UX designers typically don’t give the average user much credit. In fact, one of the cornerstone rules of UX design is to “appeal to the low hanging fruit.” If you can do that, everyone will be able to use your product.
This was the theory behind the original Macintosh Interface Guidelines. Have one method of accomplishing a given action. Why? It’s easier to teach users, and software created for that platform will be more consistent.
On September 9th, 2015 Apple introduced 3D Touch - a user interface feature for the new iPhones. Like Force Touch on the Apple Watch, 3D Touch on the iPhone senses the force that users put on the screen. Pressing harder on the camera icon, rather than tapping, gives users shortcuts to take a selfie or a picture. Pressing on an email message brings up a preview of the message (like a website lightbox or popup), and pressing a little harder “pops” the message into full view.
Essentially, 3D touch introduces a touch-based version of keyboard shortcuts or a right click. Rather than using the right mouse button, you just press a little harder on the screen. So what is the advantage to this “third dimension” of user interaction? According to Apple, 3D Touch eliminates the need to go “in and out” of app screens. 3D Touch introduces a new level of convenience.
The downside to 3D Touch will be teaching everyone how to use it. Tapping icons and buttons have predictable outcomes for users. Selecting an icon opens an app. They know that if they tap on an email message, the full message will be revealed. Double tapping the home button brings up multitasking. Holding down the home button launches Siri. Even swiping back and forth through Safari web pages or emails is teachable because the swipe actions replicate the actions of onscreen buttons.
It will be difficult for Apple to train users on 3D Touch because there is no longer an obvious outcome. How does one know what to press? Where will 3D Touch work and where will it not? Users won’t know what a press does until they try it, unless they read walkthrough for each app. In fact, Force Touch on the Apple Watch has resulted in similar usability problems, as noted by Raluca Budiu at the Neilson Norman Group because it’s very unfamiliar to iOS users.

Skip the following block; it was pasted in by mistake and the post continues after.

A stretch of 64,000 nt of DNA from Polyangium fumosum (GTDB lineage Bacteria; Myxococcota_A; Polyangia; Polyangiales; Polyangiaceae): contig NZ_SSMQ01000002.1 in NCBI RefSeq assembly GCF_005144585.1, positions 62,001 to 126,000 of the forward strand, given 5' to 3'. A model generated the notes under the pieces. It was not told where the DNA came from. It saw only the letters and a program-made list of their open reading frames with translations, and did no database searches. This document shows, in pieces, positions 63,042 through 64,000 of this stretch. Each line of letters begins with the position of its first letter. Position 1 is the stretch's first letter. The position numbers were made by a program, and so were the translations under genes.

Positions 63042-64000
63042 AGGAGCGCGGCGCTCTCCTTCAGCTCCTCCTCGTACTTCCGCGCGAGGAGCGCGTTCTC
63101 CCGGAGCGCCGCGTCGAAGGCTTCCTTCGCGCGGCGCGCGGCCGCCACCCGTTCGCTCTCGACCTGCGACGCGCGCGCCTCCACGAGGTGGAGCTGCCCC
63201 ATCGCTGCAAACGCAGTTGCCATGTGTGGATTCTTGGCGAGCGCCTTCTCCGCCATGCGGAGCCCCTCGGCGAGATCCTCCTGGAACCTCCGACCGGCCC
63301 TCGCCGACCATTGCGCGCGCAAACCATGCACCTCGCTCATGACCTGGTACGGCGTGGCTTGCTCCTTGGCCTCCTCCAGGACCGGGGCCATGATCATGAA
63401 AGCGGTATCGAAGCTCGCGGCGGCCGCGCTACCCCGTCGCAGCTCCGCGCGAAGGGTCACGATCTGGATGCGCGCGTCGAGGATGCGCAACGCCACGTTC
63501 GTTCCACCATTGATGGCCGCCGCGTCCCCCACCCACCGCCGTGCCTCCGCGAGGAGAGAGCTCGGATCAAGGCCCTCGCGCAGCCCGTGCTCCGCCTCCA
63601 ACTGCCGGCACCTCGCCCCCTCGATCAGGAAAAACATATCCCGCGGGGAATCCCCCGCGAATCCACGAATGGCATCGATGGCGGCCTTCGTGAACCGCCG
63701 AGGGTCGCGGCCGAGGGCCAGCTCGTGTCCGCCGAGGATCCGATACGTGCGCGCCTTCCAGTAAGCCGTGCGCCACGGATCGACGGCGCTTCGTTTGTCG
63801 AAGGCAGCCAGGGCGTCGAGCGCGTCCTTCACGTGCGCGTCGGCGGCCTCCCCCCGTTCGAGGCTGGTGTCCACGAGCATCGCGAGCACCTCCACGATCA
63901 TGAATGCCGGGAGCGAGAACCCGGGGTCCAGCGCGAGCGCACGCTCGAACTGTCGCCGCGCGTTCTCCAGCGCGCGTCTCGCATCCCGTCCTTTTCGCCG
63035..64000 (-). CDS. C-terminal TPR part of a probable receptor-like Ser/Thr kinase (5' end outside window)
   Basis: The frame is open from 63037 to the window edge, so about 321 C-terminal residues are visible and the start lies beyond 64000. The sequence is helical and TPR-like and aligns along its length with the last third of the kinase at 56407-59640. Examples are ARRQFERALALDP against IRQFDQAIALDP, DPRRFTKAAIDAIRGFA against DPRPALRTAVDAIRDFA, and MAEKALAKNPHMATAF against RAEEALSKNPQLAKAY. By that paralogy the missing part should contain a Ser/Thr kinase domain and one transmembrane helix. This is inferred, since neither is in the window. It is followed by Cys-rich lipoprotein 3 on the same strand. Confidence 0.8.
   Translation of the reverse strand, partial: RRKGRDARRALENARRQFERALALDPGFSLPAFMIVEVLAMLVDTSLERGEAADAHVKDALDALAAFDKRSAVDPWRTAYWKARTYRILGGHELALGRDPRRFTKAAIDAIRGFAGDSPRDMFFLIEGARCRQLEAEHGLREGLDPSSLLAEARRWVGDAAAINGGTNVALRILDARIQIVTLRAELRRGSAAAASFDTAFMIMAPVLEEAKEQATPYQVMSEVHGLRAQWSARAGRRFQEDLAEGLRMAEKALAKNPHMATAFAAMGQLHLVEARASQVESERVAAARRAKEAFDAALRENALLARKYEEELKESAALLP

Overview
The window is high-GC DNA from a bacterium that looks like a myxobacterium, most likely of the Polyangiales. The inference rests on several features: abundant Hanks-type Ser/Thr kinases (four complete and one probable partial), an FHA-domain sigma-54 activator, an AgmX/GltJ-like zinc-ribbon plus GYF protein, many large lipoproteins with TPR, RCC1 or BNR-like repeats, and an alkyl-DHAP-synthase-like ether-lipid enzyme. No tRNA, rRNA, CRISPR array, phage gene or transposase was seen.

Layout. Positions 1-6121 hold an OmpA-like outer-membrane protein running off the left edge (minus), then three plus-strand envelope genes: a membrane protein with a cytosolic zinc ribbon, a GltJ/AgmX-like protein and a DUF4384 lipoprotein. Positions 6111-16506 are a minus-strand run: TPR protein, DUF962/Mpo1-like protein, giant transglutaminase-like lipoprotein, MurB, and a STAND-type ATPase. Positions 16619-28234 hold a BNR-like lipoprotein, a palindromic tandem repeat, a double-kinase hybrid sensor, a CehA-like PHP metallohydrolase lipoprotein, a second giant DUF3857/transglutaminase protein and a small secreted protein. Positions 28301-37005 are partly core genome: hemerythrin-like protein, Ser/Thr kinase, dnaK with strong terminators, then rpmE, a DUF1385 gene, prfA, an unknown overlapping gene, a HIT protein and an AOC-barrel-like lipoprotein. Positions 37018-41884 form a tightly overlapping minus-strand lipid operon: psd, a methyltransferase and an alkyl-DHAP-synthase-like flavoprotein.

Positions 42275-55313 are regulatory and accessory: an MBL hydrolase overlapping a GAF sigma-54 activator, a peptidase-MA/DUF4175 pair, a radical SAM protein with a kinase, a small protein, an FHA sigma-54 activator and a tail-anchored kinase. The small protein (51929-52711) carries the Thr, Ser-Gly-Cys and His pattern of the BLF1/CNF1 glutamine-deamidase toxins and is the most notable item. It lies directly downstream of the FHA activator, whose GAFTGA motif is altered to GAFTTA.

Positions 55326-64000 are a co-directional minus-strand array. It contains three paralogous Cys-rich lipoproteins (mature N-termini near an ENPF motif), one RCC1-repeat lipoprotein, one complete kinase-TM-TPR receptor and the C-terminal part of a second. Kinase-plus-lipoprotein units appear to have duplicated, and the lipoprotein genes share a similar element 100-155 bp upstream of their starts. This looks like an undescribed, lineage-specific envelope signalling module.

The force touch is a gesture with no perceived signifier— that is, with no visual indication as to when the gesture can be used. This gesture is fairly unfamiliar to iPhone users (long presses or touch-and-hold gestures are far from common on iOS). If used consistently by apps, its familiarity may increase and it could become a viable gesture for other touch interfaces. However, history teaches us that the lack of visual signifiers or cues for that gesture is likely to slow down its adoption.
Andrew Cunningham, writing for Ars Technica, notes similar problems with 3D Touch.
Based on reader comments and Twitter questions I’ve seen, people already have trouble distinguishing a 3D Touch (pressing down harder) from a long-press (pressing down longer), and both interactions are still available in iOS 9. It was something I had trouble with while adjusting to the Apple Watch—the iPhone and iPad had trained me to use long presses in many places where WatchOS actually wanted Force Touches.
The upside to 3D Touch is that users who don’t make use of the feature aren’t losing anything except some convenience. Also, it signifies a new era where Apple is finally giving power users a reason to adopt iOS - not unlike OS X. Unlike right click on Windows or Mac, where users almost need to use it, 3D Touch is more superfluous.
3D Touch might also signify a shift for Apple’s mobile strategy more broadly. These little app “previews” (or “peeks” and “pops”), and the ability to jump in and out of apps (especially multitasking) unbundles apps from being silos. 3D Touch plus the Extensibility features from last year (like app sharing) shows that Apple is increasingly willing to open up iOS. These small tweaks allow what is essentially a “mobile first” OS to be something much greater - a platform for creation and productivity. Right now the iPhone and iPad are designed to use one app at a time. But if 3D Touch can facilitate switching between these apps, interactions will become more fluid. Such a change could make iOS devices less frustrating substitutes for traditional laptops.
If Apple is able to train users to embrace 3D Touch, it will have succeeded in creating a gestural OS that rivals Android. One possibility is that this could signal the elimination of the Home Button. Already the iPad has adopted multi-digit gestures to swipe between apps. The only barrier is the fingerprint sensor and accessing Siri (without voice commands).
3D Touch, while a potentially unintuitive user interface feature, might be a sign of bigger changes to come for Apple’s most important OS.